If you’re concerned about fitting costs, shop around and compare prices from different travel insurance providers.
However, it is important to compare coverage options and not choose a policy based on price alone. Before buying, remember to check the terms and conditions on the cover (if any) related to Covid-19 that a travel insurance policy covers, for example, if you were to test positive for Covid-19. 19 during your trip, etc.
Research the different types of fonts available and find the one that’s right for you. If you plan to travel several times over the next year, it may be better to take out an annual policy rather than several single trip policies. Coverage can vary widely, so make sure you understand what each policy offers.
Finally, check your private health insurance policy to see if it offers some level of protection for medical costs while traveling. Check the details carefully to see what is covered.
How can I get money back if my goods don’t arrive?
Q I recently ordered a few clothes online from a small boutique based in the West of Ireland. Their website says they deliver within five working days, but it’s been over two weeks and my order still hasn’t arrived. I tried emailing the company but got no response. I also tried to call him but the number rings. I’m afraid he went bankrupt. What can I do to get my money back?
Rebecca, Co Meath
When you buy online from a company based in Ireland, you are protected by EU consumer law and have strong rights over a range of consumer issues, including delivery times.
This means that if the company has promised to deliver your order on a specific date or within a pre-agreed time, they are legally bound to keep that promise to you. If not, they should give you the option of agreeing a different date that works for you or allow you to cancel the contract and get a full refund.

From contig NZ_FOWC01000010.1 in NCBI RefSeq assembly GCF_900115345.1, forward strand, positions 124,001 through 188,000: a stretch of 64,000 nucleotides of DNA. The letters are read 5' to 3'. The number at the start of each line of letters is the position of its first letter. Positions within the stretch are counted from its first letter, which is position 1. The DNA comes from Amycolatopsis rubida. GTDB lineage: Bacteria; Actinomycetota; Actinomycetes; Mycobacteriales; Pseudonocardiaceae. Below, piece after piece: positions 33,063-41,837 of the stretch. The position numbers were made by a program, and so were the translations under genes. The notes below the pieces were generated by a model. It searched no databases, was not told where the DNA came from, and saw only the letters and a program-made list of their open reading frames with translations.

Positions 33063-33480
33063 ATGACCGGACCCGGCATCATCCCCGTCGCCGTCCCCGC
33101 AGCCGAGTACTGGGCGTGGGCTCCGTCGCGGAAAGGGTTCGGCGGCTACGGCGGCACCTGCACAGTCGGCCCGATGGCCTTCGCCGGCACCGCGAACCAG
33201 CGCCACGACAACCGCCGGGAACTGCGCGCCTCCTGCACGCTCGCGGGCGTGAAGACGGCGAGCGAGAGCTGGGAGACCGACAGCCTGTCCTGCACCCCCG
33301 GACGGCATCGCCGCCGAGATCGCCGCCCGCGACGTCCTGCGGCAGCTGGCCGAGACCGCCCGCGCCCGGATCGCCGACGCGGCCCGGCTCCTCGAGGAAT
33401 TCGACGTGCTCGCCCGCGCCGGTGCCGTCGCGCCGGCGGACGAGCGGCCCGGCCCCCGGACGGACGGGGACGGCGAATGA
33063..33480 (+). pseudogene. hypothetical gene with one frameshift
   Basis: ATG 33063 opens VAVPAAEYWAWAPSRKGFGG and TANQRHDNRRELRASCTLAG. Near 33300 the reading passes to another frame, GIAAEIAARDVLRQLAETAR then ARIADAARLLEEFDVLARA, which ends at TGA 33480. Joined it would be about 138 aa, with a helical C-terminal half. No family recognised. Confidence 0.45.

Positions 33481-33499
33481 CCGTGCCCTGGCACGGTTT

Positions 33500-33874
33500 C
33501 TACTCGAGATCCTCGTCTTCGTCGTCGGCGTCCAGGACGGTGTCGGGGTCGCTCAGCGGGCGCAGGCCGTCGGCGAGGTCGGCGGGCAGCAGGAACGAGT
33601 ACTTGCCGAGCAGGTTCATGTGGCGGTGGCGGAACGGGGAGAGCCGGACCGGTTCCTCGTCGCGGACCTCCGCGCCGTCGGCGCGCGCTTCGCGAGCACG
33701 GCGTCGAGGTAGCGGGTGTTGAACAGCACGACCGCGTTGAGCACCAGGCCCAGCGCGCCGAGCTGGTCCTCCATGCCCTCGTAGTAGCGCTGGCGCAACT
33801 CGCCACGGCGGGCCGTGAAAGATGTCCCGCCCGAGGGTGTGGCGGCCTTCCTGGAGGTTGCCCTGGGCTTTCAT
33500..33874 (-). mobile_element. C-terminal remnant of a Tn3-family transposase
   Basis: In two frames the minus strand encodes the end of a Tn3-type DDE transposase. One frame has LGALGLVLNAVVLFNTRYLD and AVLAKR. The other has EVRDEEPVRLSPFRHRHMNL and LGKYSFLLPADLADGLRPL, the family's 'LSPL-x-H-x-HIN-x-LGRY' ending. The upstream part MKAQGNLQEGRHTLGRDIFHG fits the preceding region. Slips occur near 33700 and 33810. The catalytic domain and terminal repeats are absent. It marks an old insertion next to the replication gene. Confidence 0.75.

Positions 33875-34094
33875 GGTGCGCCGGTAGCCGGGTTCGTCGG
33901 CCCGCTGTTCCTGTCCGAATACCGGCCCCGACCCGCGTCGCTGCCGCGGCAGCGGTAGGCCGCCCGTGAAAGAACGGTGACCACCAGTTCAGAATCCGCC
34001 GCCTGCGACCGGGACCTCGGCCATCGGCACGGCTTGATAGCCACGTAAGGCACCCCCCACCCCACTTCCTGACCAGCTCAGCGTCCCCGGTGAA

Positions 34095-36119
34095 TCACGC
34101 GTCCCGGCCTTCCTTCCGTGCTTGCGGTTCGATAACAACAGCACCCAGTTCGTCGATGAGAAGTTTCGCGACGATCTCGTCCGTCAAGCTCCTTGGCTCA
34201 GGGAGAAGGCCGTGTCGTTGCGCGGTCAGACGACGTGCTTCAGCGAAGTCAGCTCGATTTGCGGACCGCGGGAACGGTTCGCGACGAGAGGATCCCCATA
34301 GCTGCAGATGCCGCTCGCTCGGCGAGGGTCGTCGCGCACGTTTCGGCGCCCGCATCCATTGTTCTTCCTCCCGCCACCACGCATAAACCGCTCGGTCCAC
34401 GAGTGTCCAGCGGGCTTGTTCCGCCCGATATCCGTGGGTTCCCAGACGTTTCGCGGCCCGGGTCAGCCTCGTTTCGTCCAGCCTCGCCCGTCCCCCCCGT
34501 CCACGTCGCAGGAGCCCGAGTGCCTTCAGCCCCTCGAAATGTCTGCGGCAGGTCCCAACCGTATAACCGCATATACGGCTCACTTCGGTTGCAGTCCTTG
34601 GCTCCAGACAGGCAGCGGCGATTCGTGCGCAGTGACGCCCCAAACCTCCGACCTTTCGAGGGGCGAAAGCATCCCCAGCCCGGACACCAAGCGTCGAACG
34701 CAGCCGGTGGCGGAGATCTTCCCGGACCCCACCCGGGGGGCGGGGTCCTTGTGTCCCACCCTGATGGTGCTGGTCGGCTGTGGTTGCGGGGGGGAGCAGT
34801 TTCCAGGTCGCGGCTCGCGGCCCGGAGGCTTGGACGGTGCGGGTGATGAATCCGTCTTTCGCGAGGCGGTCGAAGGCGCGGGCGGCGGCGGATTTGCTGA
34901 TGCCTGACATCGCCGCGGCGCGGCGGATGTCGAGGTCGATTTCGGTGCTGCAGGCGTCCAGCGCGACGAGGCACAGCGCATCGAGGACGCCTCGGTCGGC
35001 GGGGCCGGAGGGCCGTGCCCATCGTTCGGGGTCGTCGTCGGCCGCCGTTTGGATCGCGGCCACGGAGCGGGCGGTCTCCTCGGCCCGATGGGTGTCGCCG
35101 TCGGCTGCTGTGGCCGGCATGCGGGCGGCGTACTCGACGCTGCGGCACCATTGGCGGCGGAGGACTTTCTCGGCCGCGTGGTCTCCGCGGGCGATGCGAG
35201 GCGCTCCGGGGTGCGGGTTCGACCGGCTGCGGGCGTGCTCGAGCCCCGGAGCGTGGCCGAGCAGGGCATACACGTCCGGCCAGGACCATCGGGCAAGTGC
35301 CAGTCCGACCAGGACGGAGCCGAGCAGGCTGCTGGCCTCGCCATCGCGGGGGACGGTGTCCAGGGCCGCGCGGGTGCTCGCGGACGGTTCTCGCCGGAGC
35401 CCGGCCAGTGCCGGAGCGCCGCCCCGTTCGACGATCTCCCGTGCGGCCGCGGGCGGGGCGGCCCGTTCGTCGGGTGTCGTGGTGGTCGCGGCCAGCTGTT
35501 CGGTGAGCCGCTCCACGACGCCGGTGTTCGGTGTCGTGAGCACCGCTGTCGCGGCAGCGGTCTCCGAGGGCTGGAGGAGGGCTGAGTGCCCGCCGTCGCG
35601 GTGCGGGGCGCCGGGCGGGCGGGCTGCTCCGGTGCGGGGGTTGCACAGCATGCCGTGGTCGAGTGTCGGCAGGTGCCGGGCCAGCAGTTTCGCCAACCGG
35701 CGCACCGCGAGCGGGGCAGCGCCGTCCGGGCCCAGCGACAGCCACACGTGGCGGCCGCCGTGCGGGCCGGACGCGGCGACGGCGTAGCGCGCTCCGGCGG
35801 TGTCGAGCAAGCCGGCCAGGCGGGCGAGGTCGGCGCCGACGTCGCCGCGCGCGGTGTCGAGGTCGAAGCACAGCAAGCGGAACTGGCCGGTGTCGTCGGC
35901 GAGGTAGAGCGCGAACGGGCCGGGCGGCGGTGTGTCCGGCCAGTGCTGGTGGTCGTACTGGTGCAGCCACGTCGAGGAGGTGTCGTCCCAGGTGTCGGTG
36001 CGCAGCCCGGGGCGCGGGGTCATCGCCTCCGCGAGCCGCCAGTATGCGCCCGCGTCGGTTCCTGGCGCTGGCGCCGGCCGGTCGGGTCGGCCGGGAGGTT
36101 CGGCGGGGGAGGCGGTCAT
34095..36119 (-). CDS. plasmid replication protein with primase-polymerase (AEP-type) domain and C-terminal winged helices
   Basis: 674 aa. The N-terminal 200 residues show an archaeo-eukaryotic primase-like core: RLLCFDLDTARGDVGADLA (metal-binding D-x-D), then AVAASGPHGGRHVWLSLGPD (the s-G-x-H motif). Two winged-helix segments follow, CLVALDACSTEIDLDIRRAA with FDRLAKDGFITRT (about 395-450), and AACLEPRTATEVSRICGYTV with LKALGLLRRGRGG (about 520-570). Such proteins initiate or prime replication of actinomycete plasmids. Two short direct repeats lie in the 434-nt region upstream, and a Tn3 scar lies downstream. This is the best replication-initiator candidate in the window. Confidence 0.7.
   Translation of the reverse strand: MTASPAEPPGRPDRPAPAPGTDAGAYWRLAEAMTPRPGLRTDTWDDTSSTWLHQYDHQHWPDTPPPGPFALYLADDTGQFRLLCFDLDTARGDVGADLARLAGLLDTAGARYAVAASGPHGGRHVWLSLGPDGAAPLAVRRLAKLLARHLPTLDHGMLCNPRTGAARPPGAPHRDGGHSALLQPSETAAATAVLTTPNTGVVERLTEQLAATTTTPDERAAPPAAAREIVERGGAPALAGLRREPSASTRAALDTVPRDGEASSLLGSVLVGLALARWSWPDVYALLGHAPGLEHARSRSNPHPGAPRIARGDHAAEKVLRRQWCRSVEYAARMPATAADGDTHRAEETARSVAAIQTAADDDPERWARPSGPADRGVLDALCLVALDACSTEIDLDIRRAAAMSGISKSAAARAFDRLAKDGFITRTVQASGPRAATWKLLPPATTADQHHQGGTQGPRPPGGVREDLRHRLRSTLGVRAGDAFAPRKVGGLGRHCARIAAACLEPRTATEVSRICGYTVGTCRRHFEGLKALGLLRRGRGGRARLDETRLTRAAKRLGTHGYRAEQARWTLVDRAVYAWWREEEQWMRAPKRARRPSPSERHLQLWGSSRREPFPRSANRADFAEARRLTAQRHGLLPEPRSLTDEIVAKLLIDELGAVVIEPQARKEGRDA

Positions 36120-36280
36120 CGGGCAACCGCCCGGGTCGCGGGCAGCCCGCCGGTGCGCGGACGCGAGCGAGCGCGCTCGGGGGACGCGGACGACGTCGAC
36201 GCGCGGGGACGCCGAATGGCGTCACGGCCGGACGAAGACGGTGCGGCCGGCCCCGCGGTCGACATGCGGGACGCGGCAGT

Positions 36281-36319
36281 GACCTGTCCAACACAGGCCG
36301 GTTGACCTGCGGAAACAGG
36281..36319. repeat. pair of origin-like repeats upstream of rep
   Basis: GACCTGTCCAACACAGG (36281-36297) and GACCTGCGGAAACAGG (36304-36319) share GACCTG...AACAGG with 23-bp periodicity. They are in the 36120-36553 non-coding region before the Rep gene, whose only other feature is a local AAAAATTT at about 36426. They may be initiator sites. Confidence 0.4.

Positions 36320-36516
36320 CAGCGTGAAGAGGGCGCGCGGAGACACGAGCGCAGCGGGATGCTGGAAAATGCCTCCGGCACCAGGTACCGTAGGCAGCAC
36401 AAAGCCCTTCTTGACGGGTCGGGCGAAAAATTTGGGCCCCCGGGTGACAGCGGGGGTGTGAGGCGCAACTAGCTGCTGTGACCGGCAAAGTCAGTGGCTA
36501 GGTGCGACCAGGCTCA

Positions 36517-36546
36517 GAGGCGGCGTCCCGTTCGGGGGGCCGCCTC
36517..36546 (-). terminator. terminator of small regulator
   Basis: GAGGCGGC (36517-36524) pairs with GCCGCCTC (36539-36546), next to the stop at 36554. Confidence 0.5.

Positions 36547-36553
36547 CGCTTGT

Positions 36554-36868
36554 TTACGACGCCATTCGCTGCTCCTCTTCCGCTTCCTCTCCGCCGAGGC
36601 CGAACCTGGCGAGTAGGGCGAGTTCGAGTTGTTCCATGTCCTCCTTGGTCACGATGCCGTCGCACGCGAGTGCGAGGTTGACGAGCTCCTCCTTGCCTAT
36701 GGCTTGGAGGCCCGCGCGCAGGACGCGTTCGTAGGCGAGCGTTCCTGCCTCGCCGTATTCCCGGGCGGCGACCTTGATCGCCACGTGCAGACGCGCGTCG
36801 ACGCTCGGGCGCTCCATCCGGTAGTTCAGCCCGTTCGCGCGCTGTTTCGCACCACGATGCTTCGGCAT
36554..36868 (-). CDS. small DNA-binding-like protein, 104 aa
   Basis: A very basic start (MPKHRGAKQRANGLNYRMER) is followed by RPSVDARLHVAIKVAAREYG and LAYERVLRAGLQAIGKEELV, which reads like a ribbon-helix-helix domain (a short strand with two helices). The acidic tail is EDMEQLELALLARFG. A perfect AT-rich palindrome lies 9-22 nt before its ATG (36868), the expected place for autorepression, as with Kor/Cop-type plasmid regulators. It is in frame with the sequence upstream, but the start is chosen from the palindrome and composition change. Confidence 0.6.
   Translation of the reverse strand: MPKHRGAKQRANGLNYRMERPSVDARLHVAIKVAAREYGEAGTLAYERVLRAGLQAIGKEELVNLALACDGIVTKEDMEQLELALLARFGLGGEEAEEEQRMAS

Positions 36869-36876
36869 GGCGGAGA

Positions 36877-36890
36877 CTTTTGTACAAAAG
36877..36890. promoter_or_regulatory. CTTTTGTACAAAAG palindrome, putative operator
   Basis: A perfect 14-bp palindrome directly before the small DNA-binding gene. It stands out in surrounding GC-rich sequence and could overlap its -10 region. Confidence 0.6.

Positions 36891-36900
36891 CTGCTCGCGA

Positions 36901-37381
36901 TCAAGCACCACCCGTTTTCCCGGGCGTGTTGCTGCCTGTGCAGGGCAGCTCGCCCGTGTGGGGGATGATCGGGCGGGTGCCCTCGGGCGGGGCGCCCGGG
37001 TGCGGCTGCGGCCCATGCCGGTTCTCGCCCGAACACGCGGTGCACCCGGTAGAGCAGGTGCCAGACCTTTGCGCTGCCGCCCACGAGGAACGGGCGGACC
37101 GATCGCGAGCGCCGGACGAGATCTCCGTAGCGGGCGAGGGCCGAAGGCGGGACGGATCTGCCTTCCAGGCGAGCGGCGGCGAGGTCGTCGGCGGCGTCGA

In situations like this, the next recommended step would be to contact the business directly to describe the details of your situation, confirm your EU consumer rights and let them know that you are exercising your right to cancel the contract. and receive a full refund.
However, it looks like you’ve already followed these steps, but haven’t received a response yet.
In cases where the company refuses to engage with you and you paid by credit or debit card, you can contact your card provider regarding the possibility of a chargeback.
However, each card provider has their own terms and conditions regarding chargebacks and specific time limits for requesting one may apply.
If a chargeback is not an option, you can contact the Companies Registrar to verify the status of the company and if it is still operational.
If so, you can file a complaint against the company through the Small Claims Procedure.
If the business has gone through a review, liquidation, or receivership, you will be treated as an unsecured creditor because the business technically owes you money for undelivered goods. . As an unsecured creditor, you rank behind secured creditors, such as Revenue and employees who are owed salaries.
If you find that the business is in liquidation and your item has not been delivered, you can contact the liquidator to see if you can have the undelivered items sent to you.